Figure 1.

(A) Baseline digital subtraction angiogram of the left internal carotid artery with severe ISR. (B) and (C) Predilatation. (D) Paclitaxel-eluting balloon dilation. (E) Completion angiogram showing optimal result at the restenosis site.


Clinical and Doppler ultrasound follow-up was performed at 1 and 6 months and shows no related complications and no signs of ISR (PSV=128cm/s).


The occurrence of in-stent restenosis (ISR) after carotid artery stenting (CAS) ranges from 3% to 20% and varies with patient risk factors, lesion characteristics, and the location of the stent(s).2,5–7 However, the relatively wide range of ISR rates reported in previous studies may be the result of different definitions/diagnostic testing for ISR, patient selection bias, and length of follow-up.5

DUS is often used to monitor the patency of the stent and the occurrence of ISR. For routine evaluation of unstented carotid arteries, DUS is a well validated diagnostic test and the cut-off criteria for the different degrees of stenosis are clear.8,9 The peak systolic velocity (PSV) is the best predictor for the severity of the stenosis.10 However, the degree of restenosis in a stented carotid artery, measured according to the North American Symptomatic Carotid Endarterectomy Trial (NASCET) criteria on CTA or MRA, designed for native carotid arteries, could be overestimated. The presence of a stent increases flow velocities and the reason why this happens is not completely clear.1,7,10,11 A possible explanation might be pseudoacceleration of the detected velocity caused by the stent material interfering with the ultrasound signal.1 Another hypothesis has been proposed by Nederkoorn et al., who postulate elastic mismatch between stented and native areas of the artery.10 Possibly, blood flow and blood turbulence behave differently in an artificial stent than in a normal vessel and the presence of a stent can reduce compliance.7,10 Hakimi et al. reported that stent insertion into an ovine carotid artery without stenosis caused a 22% increase in the PSV and no change in the end-diastolic velocity (EDV). Distal do the in-stent stenosis, with moderate stenosis, stent insertion caused a 32% and 29% increases in the PSV and EDV, respectively; with severe stenosis, stent insertion caused a 49% and 56% increases in the PSV and EDV, respectively. They concluded by saying that stent insertion into an ovine carotid artery without stenosis caused a threefold compliance drop compared with that measured in the unstented artery.1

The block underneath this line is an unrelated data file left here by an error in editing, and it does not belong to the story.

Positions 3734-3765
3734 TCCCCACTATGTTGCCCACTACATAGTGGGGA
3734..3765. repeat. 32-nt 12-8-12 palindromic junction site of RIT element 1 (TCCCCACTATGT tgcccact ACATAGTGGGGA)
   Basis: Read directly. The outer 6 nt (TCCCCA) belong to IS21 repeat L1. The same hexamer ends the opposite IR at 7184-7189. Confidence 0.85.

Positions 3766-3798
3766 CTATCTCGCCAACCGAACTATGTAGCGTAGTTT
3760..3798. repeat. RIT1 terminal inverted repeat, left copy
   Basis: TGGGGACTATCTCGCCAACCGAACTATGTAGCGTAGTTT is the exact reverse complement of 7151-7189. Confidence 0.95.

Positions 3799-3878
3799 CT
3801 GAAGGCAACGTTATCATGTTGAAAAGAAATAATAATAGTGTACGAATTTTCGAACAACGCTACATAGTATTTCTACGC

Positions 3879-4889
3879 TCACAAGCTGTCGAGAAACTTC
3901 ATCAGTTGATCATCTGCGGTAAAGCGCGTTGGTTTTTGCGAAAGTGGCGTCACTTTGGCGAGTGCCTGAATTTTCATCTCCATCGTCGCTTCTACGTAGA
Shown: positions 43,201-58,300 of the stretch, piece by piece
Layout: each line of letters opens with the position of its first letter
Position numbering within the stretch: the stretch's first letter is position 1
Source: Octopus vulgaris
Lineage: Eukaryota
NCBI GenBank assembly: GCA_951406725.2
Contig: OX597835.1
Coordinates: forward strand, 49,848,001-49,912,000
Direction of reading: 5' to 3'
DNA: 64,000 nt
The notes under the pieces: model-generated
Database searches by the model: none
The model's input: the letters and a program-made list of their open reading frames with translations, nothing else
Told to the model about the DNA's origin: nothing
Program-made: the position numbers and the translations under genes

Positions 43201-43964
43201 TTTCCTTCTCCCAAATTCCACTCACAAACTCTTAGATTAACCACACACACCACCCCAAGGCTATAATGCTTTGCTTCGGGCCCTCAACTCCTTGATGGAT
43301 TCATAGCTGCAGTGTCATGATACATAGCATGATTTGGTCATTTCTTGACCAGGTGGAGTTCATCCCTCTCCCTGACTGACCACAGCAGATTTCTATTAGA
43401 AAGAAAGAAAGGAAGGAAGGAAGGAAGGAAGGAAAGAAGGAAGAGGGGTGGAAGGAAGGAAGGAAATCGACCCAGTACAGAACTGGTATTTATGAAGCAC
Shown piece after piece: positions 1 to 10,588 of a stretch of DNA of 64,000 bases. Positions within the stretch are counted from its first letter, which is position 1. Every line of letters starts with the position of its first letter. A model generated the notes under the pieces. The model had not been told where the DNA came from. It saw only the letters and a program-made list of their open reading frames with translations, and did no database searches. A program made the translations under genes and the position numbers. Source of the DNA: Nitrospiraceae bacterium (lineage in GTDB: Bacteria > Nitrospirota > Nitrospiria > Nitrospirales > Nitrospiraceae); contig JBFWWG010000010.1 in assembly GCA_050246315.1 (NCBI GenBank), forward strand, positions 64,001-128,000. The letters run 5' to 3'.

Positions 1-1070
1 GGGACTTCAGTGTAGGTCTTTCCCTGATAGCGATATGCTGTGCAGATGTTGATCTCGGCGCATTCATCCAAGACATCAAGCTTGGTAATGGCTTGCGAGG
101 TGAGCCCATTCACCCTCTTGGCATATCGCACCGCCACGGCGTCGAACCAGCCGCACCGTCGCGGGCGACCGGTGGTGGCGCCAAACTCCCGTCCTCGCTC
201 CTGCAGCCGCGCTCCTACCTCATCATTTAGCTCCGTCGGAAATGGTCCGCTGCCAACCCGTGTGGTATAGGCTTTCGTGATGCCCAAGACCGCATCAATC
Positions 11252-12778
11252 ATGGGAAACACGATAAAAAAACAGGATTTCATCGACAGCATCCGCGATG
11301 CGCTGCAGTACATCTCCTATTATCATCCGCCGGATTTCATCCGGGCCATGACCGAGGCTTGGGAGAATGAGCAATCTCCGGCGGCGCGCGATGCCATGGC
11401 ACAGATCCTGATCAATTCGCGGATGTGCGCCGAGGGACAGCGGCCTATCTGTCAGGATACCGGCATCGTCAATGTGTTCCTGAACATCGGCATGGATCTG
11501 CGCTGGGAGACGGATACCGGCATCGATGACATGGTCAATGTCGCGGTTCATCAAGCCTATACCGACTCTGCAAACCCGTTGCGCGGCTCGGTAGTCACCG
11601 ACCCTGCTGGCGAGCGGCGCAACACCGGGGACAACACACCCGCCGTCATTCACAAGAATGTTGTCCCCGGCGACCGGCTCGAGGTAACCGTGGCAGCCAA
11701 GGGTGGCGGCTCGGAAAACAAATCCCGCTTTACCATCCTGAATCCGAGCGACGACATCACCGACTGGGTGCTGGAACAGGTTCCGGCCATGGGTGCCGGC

The use of an appropriate velocity threshold is central to the comparison of restenosis after carotid endarterectomy and carotid artery stenting.7 The 70% threshold to define high-grade restenosis is the most accepted threshold and has been used in the Carotid and Vertebral Artery Transluminal Angioplasty Study (CAVATAS), the Stent-Protected Angioplasty versus Carotid Endarterectomy (SPACE) trial, and the Endarterectomy versus Angioplasty in Patients with Severe Symptomatic Carotid Stenosis (EVA-3S) trial.12–14 The CREST definition of PSV ≥300cm/s to define >70% ISR was based on a comparison of more than 500 duplex ultrasound and anatomical comparative imaging studies.15 Several single-institution reports support the use of 300cm/s or more as an appropriate threshold to identify high-grade restenosis.1,7,10,16,17